The desire to achieve an attractive and fashionable tan has long been common among adolescents and young adults, especially those with lighter skin tones. Today, a segment of individuals—primarily those living in western countries—darken their skin by exposure to UV radiation either from the sun or indoor tanning equipment; i.e., tanning beds, booths and sun lamps.1
According to extensive scientific studies, however, prolonged exposure to UV radiation is inherently carcinogenic and damages the DNA. Therefore, it is not surprising that direct UV tanning can significantly increase the risk of melanoma and possibly non-melanoma skin cancers, along with premature skin aging.2, 3 And according to the U.S. Cancer Statistics Working Group, melanoma is the deadliest type of skin cancer, even though it is less prevalent.4, 5
Meeting the Tan Demand
Although the detrimental effects of sunlight and other sources of UV radiation on the skin are well-documented, a sun-tanned appearance remains a symbol of beauty and fashion for many individuals. As such, the extreme measures people were taking to look tan encouraged cosmetic companies to produce an alternative solution: the self-tanner, which gives the skin a tanned appearance without UV radiation.
In the early 1960s, the first self-tanning product—named Quick Tan—entered the beauty market. Unfortunately, its overall effect on skin was rather orange and not natural-looking. Over the last two decades, though, sunless-tanning products have experienced considerable improvements in their formulations to achieve more natural-looking tanned skin.
Various self-tanners such as lotions, creams and sprays are now available, and these are not only safer than UV radiation, but also more convenient to use.6 Such products produce a temporary tan via a chemical reaction in the stratum corneum, and last for only the life cycle of the skin cells, due to shedding and exfoliation.7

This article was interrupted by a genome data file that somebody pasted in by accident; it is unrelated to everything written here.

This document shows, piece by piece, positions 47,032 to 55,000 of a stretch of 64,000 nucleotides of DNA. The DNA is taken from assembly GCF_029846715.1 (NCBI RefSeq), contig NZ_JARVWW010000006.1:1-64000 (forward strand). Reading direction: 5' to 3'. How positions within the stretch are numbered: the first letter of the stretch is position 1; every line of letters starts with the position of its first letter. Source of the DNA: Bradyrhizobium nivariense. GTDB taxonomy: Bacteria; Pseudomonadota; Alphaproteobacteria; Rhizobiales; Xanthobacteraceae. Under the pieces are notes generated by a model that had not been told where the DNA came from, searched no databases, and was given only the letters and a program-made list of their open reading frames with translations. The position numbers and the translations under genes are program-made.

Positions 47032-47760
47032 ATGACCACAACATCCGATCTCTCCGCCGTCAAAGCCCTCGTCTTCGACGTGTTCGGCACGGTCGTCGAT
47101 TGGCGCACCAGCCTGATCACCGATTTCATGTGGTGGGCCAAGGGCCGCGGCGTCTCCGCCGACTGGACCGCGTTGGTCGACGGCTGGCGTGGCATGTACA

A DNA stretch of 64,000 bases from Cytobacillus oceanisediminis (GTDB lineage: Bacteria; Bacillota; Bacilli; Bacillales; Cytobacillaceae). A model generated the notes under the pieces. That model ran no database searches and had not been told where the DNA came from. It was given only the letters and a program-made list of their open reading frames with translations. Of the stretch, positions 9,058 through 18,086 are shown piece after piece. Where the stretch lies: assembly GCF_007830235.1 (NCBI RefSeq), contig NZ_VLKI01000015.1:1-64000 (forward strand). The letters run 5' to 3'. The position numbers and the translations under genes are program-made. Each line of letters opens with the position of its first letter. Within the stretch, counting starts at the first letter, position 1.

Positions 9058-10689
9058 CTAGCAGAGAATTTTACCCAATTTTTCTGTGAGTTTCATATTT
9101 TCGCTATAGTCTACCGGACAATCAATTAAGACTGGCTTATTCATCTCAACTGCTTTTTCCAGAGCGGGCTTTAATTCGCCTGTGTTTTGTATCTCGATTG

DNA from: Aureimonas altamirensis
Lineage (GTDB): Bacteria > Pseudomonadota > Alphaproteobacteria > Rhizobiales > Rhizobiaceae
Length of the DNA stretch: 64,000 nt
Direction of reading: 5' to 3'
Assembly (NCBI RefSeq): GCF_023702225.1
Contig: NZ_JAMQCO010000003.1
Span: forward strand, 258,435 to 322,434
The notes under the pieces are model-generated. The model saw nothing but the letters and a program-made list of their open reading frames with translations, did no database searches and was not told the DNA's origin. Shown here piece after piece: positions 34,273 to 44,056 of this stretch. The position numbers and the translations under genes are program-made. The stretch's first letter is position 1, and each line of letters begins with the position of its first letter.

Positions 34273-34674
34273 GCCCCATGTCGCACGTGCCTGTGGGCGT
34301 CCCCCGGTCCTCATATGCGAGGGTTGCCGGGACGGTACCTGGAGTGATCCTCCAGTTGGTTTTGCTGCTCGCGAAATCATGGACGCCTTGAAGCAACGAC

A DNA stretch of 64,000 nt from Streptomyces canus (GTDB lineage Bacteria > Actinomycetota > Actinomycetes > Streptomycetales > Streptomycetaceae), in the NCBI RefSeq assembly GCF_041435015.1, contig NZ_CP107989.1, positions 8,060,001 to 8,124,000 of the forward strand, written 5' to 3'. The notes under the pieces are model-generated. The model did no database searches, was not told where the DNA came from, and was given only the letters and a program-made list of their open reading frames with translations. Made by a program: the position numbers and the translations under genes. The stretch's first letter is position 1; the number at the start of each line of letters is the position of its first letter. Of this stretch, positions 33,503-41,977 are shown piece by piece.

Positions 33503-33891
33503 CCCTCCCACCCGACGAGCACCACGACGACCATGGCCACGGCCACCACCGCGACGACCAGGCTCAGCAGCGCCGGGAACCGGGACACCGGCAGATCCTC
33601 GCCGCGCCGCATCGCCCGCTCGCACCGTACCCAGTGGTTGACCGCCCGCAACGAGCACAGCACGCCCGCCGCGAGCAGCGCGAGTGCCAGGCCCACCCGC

DHA in Action
Dihydroxyacetone (DHA) acts as the main substance in self-tanning lotions, and is a safe browning agent approved by the U.S. Food and Drug Administration (FDA).8 The usual concentration of DHA in these products ranges from 5–15% and depends on coloration levels from light to dark; however, lower concentrations (3–5%) are preferred.7
DHA (C3H6O3) is a white, non-toxic crystalline powder derived from plant sources such as sugar beets and sugarcane, or even produced by bacteria such as Acetobacter suboxydans.8 DHA is stable between pH 4 and 6, and reacts with nitrogen and oxygen. After application to the skin, this active agent reacts chemically with the free amino acids in the stratum corneum. As a result of this non-UV Maillard reaction, melanoidin pigments gradually form and provide the appearance of a tan.9 This chemical staining is apparent within approximately one hour; however, it can take more time to complete.
The extreme measures people were taking to look tan encouraged cosmetic companies to produce an alternative solution: the self-tanner.
Since shedding of the stratum corneum cells is a continuous natural phenomenon, this color dissipates in 5–7 days after application. Therefore, activities that accelerate the rate of cell shedding—such as tape-stripping, prolonged water submersion or heavy sweating—can affect color persistence. Some individuals may apply the self-tanner several times to achieve the desired tan appearance, and repeat the application every 2–4 days for a more prolonged effect.8 The effect may last longer on some thin and sensitive body sites, such as the face, that are rubbed less often. In relation, it is recommended to shave, wax and shower before the initial application to produce a more evenly-tanned effect.10
The original color of skin to be self-tanned plays a pivotal role in DHA's ability to achieve the desired color. For example, self-tanning products work best in individuals with Fitzpatrick skin types II and III, while on pale or ruddy skin, they may appear somewhat yellow. In response, various additives to the basic DHA formulations can overcome undesired results.
For example, antioxidants can significantly enhance color quality. Also, caffeic acid phenethyl ester (CAPE), a component of propolis from honeybee hives,11, 12 has traditionally been used to treat ailments due to its antibacterial, anti-inflammatory, analgesic and anti-carcinogenic benefits.13 Combinations of CAPE with DHA produce a more natural-looking tan by decreasing yellow and increasing red tones in the self-tanner.
Another substance used is erythrulose. Despite its similarity to DHA, erythrulose reacts on the skin surface more slowly and produces a lighter and shorter-lasting tan. However, the FDA has not yet approved erythrulose as a self-tanning agent.14